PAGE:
Asian American Representation in STEM & Media: Why It Matters
By Rowan Obach, C2ST Intern, Loyola University
Previously, C2ST published an article explaining unconscious bias. This bias can manifest itself in different ways, including in the representation of minorities in media and scientific research. The recent successes of Shang-Chi: Legend of the Ten Rings and Squid Game have shown the commercial and critical viability of Asian or Asian-American led productions, but there is an alternate side to that success. While these incredible shows have brought joy and success to many Asian Americans, only a year ago many Asian Americans were the targets of harassment due to the perceived, albeit unfounded, connections between Asian-Americans and the origin/transmission of the COVID-19.
The lack of Asian representation is not only apparent in mainstream media. Research published earlier this year by Science News revealed that Asian Americans were not being represented as much as other minorities in scientific publications, either. The article found that in medical research “0.17 percent of the National Institutes of Health’s roughly $451 billion research funding between 1992 and 2018 went to clinical studies that included a focus on Asian Americans, researchers reported in 2019 in JAMA Network Open.” This directly contrasts the speed at which the Asian American population is growing; representing 7% of the U.S. population in 2021 and is the fastest growing demographic group in the country.
Additionally, compared to other minorities, Asian Americans are the most likely to suffer from mental illnesses without seeking treatment. This was revealed in the same Science News article: “In the January 2020 Psychiatric Services researchers reported that, among a U.S. sample of 10,494 white people and 451 Asian Americans diagnosed with major depressive disorder, 70 percent of the white people received mental health treatment compared with just 35.3 percent of the Asian Americans.”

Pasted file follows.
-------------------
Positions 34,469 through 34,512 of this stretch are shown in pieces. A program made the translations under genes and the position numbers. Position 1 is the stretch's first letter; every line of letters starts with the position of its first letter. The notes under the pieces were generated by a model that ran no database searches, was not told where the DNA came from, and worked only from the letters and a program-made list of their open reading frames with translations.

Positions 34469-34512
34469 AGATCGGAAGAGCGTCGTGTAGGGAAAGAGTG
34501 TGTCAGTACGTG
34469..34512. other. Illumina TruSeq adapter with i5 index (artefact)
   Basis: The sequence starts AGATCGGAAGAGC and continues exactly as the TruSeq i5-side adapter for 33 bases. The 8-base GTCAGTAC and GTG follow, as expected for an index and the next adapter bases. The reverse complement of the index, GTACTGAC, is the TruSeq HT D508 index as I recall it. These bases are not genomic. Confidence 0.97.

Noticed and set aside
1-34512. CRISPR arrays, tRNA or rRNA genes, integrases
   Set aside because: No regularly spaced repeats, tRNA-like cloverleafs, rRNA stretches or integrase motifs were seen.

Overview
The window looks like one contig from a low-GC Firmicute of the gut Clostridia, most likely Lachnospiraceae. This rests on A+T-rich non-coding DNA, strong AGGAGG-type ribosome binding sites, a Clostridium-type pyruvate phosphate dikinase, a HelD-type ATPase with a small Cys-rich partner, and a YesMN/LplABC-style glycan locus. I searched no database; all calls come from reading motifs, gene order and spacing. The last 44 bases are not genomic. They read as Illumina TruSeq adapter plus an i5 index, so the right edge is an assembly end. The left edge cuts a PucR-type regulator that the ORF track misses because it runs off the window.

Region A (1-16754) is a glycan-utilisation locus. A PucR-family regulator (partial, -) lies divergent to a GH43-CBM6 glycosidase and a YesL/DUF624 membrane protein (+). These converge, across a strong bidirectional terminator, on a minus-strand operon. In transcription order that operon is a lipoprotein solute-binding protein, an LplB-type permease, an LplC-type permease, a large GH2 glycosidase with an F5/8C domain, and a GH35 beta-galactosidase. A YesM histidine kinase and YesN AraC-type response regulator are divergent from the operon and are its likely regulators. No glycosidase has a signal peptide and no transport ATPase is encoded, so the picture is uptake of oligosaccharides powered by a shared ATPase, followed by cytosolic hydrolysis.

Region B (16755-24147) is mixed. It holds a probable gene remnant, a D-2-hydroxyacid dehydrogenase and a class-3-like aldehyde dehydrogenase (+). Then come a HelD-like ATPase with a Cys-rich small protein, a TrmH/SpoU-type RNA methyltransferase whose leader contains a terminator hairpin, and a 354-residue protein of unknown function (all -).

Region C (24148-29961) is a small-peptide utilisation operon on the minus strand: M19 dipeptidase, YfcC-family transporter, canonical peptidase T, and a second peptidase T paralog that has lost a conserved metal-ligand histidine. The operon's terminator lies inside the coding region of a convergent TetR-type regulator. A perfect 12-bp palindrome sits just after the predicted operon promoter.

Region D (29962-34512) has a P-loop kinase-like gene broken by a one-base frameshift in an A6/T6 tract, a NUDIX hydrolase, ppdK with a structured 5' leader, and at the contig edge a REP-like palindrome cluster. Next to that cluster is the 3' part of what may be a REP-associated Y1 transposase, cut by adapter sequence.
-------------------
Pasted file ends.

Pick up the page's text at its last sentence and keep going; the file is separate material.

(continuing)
Asian Americans also represent a large quantity of different ethnic backgrounds, yet when researchers do include them as a category within social or scientific research, they are often lumped together into a single group. This is problematic because when lumped together, important trends may overshadow the actual conditions on the ground. Take poverty rate as an example. When surveyed amongst the entire Asian American population, the poverty rate is approximately 10%, yet when Burmese/Mongolian populations are isolated the poverty rate is approximately 25%.
To sum up, it’s great that Asian representation is getting more “hype” in the media nowadays, but it’s important to advocate for their representation in other fields as well. The model minority myth harms Asian Americans by assuming that they are well established enough already. But in reality, the lack of representation is harmful from a public health and social standpoint. By establishing greater representation in medical and mental health fields, more lives can be saved and individuals treated more efficiently. Asian representation is needed across the board, not just in media or medical research, but also in other political, cultural, social and economic sectors of the United States.